Prolific Chicago-based session bassist, arranger, writer and producer Sharay Reed paid a visit to BIMM Manchester to give a kind, humble and passionate masterclass in which he demonstrated his skills and discussed various aspects of his incredible music career so far.
Hosted by fellow bassist and Head of Education Stuart Eastham, the masterclass started with Sharay asking everyone to mix things up by getting up and saying hi to someone new, whilst he played some incredible bass in the background.
He then proceeded to perform a few songs in full – showing off his amazing bass skills which have facilitated collaborations, performances and tours with the likes of Chaka Khan, Boys II Men and the late, great Aretha Franklin.
He then went on to discuss his formative years and how he grew up with music being central to life in general:
“It was not something you thought about. It was just, everywhere, in the home. Everything was connected – if you heard Luther Vandross, you knew mom was cleaning – other songs played and I knew dad was working out – there was a song for everything.”
When quizzed as to why he chose the bass guitar over other instruments, he responded simply with:
“I think the bass chose me.”
Sharay reminisced on when he first starting to play professionally – performing at bar gigs in a dance band two-to-three nights a week – and recalled the realisation that he could get paid to play music. He advised any aspiring session musicians in the audience on the importance of networking to get gigs.
“Don’t wait until you get out of school to make connections – start making connections now. Start playing, get on YouTube, do it now, set it up. You’ve got to create your own name.”
He continued: “Make it for yourself – it can be frightening but it doesn’t have to be – you have to find who you are and find your voice – find out what separates you and go for it – it’s your marketplace.”
When quizzed on how he deals with the pressure of the more high profile gigs, Sharay mused on the importance of living a stress-free life.
“I have to be cool with you to make music with you. I have to put out my soul – it has to be positive. I don’t do the stress thing. I was preparing for my future long before I was where I wanted to be. Start seeing where you want to be – and you can be there.”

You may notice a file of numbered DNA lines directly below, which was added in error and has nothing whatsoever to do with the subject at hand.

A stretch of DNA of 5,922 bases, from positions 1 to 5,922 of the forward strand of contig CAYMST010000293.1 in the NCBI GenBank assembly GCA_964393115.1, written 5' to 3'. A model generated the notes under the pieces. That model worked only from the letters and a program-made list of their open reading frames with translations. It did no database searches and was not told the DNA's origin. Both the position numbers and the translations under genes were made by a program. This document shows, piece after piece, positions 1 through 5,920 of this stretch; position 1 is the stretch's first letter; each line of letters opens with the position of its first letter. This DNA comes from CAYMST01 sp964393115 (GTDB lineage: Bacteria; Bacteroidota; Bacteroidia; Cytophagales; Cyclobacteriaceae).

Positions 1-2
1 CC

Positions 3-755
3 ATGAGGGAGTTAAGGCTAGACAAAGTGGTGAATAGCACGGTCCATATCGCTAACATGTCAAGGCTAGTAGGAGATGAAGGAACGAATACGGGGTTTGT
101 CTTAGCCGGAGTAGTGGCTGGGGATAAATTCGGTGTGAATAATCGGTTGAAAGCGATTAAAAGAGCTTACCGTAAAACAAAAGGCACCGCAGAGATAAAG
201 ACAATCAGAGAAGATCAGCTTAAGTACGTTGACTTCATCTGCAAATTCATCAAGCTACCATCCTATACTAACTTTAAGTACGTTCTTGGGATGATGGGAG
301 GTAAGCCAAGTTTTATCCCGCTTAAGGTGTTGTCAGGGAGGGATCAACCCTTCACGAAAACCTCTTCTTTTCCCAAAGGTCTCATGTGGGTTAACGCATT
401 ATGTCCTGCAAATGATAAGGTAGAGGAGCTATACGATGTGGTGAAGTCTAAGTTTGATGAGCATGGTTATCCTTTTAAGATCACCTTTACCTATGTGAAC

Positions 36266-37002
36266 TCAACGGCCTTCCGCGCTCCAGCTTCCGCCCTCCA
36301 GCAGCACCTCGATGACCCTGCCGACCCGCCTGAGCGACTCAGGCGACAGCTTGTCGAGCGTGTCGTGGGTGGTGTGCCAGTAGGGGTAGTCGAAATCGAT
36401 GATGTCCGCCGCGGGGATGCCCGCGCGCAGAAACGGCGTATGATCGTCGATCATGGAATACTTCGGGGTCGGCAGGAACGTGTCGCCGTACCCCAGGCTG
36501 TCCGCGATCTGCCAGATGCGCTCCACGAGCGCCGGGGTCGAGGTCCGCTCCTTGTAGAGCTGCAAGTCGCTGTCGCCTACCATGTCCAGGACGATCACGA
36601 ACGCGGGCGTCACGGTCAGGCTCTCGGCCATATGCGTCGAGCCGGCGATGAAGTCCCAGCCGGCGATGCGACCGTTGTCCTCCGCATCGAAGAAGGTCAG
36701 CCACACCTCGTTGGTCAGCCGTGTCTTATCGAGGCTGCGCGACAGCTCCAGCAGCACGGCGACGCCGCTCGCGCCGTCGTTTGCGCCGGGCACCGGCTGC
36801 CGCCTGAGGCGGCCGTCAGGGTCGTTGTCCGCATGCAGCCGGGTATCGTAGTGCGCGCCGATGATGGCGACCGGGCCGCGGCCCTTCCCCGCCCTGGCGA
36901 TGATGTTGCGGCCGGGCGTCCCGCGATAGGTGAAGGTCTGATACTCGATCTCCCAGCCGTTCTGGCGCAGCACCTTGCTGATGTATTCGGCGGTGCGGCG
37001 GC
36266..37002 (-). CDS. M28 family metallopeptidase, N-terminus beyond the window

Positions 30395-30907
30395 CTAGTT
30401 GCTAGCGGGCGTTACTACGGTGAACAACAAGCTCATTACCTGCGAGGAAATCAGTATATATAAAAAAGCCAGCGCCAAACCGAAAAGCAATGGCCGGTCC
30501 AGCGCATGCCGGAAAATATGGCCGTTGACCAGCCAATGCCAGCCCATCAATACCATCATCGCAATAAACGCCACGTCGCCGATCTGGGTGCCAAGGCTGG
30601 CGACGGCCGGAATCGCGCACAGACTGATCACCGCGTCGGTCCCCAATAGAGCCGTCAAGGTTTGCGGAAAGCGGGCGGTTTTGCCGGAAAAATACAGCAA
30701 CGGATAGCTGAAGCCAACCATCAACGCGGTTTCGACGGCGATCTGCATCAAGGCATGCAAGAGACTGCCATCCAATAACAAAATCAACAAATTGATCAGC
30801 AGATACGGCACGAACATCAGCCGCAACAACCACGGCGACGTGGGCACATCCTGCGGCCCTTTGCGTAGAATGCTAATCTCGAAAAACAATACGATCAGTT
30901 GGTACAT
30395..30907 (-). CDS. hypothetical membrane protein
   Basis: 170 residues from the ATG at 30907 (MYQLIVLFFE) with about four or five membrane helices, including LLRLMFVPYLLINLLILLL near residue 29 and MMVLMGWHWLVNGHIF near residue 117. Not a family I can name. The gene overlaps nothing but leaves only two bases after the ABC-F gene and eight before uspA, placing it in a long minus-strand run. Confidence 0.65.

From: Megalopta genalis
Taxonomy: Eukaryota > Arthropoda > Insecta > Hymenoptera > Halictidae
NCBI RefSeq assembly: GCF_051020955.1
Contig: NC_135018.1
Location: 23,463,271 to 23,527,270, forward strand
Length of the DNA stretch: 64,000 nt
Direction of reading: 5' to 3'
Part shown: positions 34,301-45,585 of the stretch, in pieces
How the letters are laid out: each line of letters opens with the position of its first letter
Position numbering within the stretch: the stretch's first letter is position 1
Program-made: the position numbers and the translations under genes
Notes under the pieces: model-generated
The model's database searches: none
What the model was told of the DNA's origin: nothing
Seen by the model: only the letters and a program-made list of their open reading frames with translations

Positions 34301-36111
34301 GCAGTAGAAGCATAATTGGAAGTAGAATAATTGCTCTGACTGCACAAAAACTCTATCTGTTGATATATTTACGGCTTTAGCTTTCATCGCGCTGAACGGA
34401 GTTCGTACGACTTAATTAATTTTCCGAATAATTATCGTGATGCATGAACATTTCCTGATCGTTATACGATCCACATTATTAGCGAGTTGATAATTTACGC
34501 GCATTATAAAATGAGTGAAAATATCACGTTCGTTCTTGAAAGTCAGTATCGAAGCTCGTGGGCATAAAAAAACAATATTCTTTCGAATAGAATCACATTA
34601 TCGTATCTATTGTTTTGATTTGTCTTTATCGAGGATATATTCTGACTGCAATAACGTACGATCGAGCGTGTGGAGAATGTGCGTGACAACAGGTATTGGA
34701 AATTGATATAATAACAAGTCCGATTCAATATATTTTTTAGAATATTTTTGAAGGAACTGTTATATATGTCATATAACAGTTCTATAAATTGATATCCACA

Staying humble despite his many successes, Sharay talked jokingly about something many musicians (particularly bassists) will be all too familiar with. The gurning, groove-induced pout that’s known in musical circles as ‘bass face’.
“I worked on my bass face by playing in my mirror to Chaka Khan at college.” Joked Reed.
“Little did I know that later on I would get a call to say ‘come and play bass for Chaka’. See, it sounds crazy, but what I was doing was seeing my future and trying to be there – so when I got to it, I already knew all the songs – they said it’s as if I’d already been playing with Chaka Khan for a while.”
Just because he’s performed with some of the world’s most well-known artists, Sharay is still subject to limitations and difficulties when playing larger shows, as he explained.
“I was playing for R.Kelly with some of the best players ever. And was asked to just play the bass line that was already written on top of a recording. It was like bass karaoke. I was doubling something that was already there – playing bass over the top. It had no soul. So, I had a dilemma. I can’t add anything to the track. I was almost questioning if I wanted to be there, and that was crazy.”
With the majority of the room consisting of musicians and music fans, it was a dilemma that was completely relatable.
“So I thought ‘What else can I do?’ I could work on feel. I could work on tone, feel, space and dynamics – the really important things that (if I was limited) I wouldn’t have been able to develop. So, there is always something else you can work on. Never feel stuck. There is always room for more, to grow.”
Before the masterclass concluded with some more of Sharay’s excellent bass-playing, he mused on a subject he cares for greatly – the groove!
“Good things go to the place where you can take care of good things. The groove is something I care about. It’s a heartbeat. A unified beat that everyone in the room experiences.”
And with that, Sharay finished up the session by demonstrating the phenomenal sense of groove that has kept him in demand as one of the world’s top session bassists.
Isaac batty, a BA 2 Guitar student who was in attendance voiced his approval of the fantastic masterclass, saying:
If you’d like to gain access to exclusive masterclasses such as this one, why not Apply Now for a course at BIMM and start your journey to a life in music today.